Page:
The nation will pause to reflect on the past 20 years, which include the attacks on New York’s September 11th attacks at the Pentagon and Shanksville, Pennsylvania, on September 11th.
Retired NYPD detective and officer reflect on the events at Ground Zero and the aftermath.
Anthony Makowski, a retired officer, recalled being on the ground after the first plane hit the North Tower at the World Trade Center.
“We were quickly trying to set up an evacuation zone, a triage zone for people and that is when the second plane hit the second tower,” Makowski told WPTV’s Michael Williams on To the Point. It is hard to describe. It was like a freight car, with a loud boom. I can still remember the landing gear hitting the ground a block away.
Retired Detective Erza Dibert was home when he first learned of the attacks. He joined his team quickly and went to Ground Zero. He stated that despite the NYPD training, nothing prepared him to face what he faced.
Dilbert stated that there was no time for thinking on the day. “There wasn’t anything like this in the playbook that we had. You had to react to what you saw and not have the equipment necessary to do so.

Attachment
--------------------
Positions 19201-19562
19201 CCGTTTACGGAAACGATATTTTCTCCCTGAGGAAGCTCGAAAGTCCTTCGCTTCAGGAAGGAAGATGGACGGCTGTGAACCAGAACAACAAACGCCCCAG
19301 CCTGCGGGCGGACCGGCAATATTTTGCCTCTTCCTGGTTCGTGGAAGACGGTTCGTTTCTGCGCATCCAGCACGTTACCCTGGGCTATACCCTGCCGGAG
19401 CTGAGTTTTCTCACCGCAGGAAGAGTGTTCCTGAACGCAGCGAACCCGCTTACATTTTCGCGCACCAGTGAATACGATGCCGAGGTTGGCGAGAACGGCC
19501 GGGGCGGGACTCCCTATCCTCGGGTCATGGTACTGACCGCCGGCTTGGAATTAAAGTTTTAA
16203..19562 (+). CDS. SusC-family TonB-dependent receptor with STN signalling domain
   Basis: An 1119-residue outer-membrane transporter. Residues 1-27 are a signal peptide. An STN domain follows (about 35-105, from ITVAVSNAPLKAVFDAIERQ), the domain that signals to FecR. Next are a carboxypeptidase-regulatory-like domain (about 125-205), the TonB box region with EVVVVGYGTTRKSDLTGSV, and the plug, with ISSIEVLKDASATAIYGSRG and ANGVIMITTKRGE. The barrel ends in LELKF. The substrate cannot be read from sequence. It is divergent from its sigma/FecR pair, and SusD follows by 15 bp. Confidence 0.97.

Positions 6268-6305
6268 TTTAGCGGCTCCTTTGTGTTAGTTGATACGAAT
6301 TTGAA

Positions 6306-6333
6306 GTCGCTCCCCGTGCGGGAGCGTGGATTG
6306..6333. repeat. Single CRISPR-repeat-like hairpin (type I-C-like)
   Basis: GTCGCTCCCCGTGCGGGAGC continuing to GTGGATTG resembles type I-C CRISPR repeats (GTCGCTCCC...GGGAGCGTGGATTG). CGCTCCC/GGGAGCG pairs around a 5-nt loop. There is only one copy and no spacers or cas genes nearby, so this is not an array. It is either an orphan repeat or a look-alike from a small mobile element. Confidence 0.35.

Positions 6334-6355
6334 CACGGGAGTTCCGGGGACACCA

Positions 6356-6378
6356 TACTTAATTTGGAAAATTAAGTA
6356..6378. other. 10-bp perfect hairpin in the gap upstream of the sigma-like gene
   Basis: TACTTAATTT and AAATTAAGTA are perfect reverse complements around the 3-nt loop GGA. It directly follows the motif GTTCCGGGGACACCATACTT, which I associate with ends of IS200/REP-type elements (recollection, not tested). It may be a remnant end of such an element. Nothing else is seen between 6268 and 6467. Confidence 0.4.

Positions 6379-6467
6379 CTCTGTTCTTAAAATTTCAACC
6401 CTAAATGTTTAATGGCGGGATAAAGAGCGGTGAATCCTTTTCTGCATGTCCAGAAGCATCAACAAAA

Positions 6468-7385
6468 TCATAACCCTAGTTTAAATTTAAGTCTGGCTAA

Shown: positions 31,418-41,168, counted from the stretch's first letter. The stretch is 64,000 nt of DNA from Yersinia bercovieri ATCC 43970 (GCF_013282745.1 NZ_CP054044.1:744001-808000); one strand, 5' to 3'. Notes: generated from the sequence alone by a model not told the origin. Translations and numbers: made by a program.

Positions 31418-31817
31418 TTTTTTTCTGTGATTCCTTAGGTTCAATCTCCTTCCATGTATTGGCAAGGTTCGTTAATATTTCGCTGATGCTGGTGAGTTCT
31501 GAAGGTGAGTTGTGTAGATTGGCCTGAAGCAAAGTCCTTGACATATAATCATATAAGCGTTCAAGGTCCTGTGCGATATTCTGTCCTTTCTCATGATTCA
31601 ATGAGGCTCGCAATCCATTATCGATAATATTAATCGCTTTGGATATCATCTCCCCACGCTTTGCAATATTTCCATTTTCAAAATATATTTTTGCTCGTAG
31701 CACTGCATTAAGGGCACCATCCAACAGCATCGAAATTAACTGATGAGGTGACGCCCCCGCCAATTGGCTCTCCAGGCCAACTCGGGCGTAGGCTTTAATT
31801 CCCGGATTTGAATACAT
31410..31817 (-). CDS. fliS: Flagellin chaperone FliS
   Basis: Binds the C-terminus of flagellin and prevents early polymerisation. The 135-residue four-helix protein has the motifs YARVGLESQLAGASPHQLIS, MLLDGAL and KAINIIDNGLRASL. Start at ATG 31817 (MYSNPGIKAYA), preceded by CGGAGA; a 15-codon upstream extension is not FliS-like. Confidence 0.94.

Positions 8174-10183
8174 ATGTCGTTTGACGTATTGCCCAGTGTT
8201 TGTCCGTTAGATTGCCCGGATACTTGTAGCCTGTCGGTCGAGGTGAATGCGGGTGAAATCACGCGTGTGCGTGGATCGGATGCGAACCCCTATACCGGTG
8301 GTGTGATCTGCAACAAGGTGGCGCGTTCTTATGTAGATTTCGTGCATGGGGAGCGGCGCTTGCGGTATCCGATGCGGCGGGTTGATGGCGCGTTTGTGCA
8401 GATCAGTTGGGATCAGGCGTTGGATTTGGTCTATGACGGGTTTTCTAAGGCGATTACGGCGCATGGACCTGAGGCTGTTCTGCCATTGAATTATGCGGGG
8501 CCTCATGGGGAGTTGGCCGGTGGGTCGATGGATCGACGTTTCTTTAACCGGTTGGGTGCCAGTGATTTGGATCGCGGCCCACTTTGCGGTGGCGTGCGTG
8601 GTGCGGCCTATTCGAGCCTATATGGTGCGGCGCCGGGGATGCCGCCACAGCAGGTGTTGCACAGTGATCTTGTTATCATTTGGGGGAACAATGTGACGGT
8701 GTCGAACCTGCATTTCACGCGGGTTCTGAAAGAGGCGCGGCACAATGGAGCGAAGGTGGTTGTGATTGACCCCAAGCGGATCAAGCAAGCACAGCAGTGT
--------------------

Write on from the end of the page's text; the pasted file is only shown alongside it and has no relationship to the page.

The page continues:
Dilbert also remembers meeting survivors of the World Trade Center.
“The people wanted to touch us because they were leaving the complex. We were going in, and their look and fear of what they saw was causing them to be afraid of us. They looked at us with the feeling that we would die. Dilbert explained that they had no idea how awful it was.
Dilbert and Makowski both spent several months at Ground Zero. They both say that the attacks taught them a lot and helped them appreciate every day.
“Every day is a gift,” Makowski said. “No one knows what their death date is, but 9/11 wasn’t mine. Where I was and what I was doing that day possibly could have been my day but it wasn’t, so I live every day after this.”
“I just feel happy every day that it is possible to wake up and see a new day. Erza stated that 9/11 taught her a lot about herself. One of those lessons was to appreciate each day.
Both Erza as well as Makowski retired to Florida, where they joined Palm Beach County School district Police Department. Although they are often called heroes for their actions in the wake of 9/11, Erza insists that he was simply doing his job. Erza insisted that everyday Americans are those who should be called heroes.
“The true heroes were the civilians who came from all parts of the country and gave their time. They weren’t getting compensated and without them we weren’t able to do the little things like wash the soot off our face, have a meal, shower, and sleep,” Erza said. “I asked all these people who came from different walks of life and different parts of the country and they all said the same thing, they wanted to give something back.”